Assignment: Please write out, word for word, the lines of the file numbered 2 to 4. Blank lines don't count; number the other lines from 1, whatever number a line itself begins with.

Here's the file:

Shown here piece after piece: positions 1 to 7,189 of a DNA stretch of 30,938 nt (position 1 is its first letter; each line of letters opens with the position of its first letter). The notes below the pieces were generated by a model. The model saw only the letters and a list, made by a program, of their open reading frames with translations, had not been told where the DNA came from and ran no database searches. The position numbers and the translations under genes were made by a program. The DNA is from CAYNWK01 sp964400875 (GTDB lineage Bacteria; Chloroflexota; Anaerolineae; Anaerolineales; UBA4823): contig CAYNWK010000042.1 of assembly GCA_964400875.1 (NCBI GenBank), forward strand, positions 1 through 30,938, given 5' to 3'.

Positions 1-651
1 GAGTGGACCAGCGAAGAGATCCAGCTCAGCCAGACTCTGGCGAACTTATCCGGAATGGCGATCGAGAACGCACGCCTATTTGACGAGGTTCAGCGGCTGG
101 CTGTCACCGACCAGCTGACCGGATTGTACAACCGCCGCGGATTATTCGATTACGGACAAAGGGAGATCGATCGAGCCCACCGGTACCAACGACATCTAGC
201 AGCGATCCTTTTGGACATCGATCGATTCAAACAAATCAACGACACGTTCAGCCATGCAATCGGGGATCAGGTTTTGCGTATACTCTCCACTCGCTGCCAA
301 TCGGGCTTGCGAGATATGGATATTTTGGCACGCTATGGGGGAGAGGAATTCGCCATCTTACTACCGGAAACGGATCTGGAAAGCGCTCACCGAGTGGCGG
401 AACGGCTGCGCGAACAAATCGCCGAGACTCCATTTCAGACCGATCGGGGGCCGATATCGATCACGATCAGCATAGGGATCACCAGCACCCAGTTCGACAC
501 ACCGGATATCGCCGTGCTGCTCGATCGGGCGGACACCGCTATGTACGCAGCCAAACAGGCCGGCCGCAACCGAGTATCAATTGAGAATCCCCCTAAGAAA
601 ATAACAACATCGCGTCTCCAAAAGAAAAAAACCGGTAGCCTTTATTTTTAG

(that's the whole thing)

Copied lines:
Positions 1-651
1 GAGTGGACCAGCGAAGAGATCCAGCTCAGCCAGACTCTGGCGAACTTATCCGGAATGGCGATCGAGAACGCACGCCTATTTGACGAGGTTCAGCGGCTGG
101 CTGTCACCGACCAGCTGACCGGATTGTACAACCGCCGCGGATTATTCGATTACGGACAAAGGGAGATCGATCGAGCCCACCGGTACCAACGACATCTAGC